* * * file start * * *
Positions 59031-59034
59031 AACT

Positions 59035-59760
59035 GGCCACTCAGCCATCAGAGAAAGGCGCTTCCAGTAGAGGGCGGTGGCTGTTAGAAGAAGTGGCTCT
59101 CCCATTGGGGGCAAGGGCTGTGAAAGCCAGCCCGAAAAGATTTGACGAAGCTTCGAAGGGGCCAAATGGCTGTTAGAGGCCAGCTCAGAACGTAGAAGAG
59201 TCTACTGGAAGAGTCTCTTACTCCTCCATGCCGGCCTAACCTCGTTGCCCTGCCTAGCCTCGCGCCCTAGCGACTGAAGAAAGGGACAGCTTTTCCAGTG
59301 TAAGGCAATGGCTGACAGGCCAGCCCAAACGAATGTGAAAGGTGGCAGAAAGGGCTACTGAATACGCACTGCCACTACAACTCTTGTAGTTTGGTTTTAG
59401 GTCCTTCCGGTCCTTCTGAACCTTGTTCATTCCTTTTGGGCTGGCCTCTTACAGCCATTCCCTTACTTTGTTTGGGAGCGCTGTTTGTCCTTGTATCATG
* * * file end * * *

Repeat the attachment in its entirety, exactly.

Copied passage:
Positions 59031-59034
59031 AACT

Positions 59035-59760
59035 GGCCACTCAGCCATCAGAGAAAGGCGCTTCCAGTAGAGGGCGGTGGCTGTTAGAAGAAGTGGCTCT
59101 CCCATTGGGGGCAAGGGCTGTGAAAGCCAGCCCGAAAAGATTTGACGAAGCTTCGAAGGGGCCAAATGGCTGTTAGAGGCCAGCTCAGAACGTAGAAGAG
59201 TCTACTGGAAGAGTCTCTTACTCCTCCATGCCGGCCTAACCTCGTTGCCCTGCCTAGCCTCGCGCCCTAGCGACTGAAGAAAGGGACAGCTTTTCCAGTG
59301 TAAGGCAATGGCTGACAGGCCAGCCCAAACGAATGTGAAAGGTGGCAGAAAGGGCTACTGAATACGCACTGCCACTACAACTCTTGTAGTTTGGTTTTAG
59401 GTCCTTCCGGTCCTTCTGAACCTTGTTCATTCCTTTTGGGCTGGCCTCTTACAGCCATTCCCTTACTTTGTTTGGGAGCGCTGTTTGTCCTTGTATCATG